He’d given her a photograph of “an ocean.”

She took it, held it close

A mayonnaise jar full of weeds in some warm creek water

 

Isn’t this poem lovely? Doesn’t it just stop you in your tracks? It floors me, every single time—and it’s that pea coat, that black light, that claw-foot bath tub, and that ending—those last four lines, so unsettling. As I stated earlier, I’ve always loved David’s imagery—and this “ocean” and mayonnaise jar are as vivid as they come—but I’m particularly impressed with his latest use of narration, and how that pairs with his imagery, especially in these poems.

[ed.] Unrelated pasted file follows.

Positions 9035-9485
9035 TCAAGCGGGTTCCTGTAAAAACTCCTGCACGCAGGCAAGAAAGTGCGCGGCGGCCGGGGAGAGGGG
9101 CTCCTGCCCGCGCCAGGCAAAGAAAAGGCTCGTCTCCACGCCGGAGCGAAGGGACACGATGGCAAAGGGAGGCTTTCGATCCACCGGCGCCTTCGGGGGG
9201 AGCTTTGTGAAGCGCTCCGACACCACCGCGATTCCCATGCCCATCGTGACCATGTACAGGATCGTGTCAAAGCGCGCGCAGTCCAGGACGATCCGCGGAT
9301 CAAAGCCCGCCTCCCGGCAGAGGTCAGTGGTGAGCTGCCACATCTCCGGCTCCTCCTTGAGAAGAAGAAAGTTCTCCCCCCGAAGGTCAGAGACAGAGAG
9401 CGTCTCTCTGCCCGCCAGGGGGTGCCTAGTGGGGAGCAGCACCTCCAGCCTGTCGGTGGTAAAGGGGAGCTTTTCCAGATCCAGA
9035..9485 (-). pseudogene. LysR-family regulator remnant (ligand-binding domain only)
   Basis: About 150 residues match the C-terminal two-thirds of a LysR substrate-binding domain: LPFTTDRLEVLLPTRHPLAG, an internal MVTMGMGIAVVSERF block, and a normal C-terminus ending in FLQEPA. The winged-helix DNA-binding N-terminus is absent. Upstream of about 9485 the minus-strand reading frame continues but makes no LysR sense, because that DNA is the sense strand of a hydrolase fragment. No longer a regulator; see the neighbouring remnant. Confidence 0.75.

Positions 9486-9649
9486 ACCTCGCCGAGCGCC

As a poem in five sections, I’ve considered time and time again its sequence—but I’ve realized the where and the when is somewhat inconsequential. I assume it is evening, but I’m more interested now in the repetitions and variations: every sequence includes flesh and water, and nearly every sequence includes food, but not every sequence includes music—but somehow there’s an echo of it just the same. It’s that distortion of perception that I’ve come to love in David’s work, and that’s why I’m addressing sequences. For example, in the first section, the two characters are on a life raft; in the second, they are under a black light; and in the third, they are under candlelight, and “her fingertips [were] stuck to my arm like sawdust” (30). Such a strange, beautiful progression—from location to location, from light to light, from sawdust to a bathtub to a windshield and a mayonnaise jar. These movements are what I look for, out of instinct, in David’s works now, because I love them, and because I believe this is what makes them tick.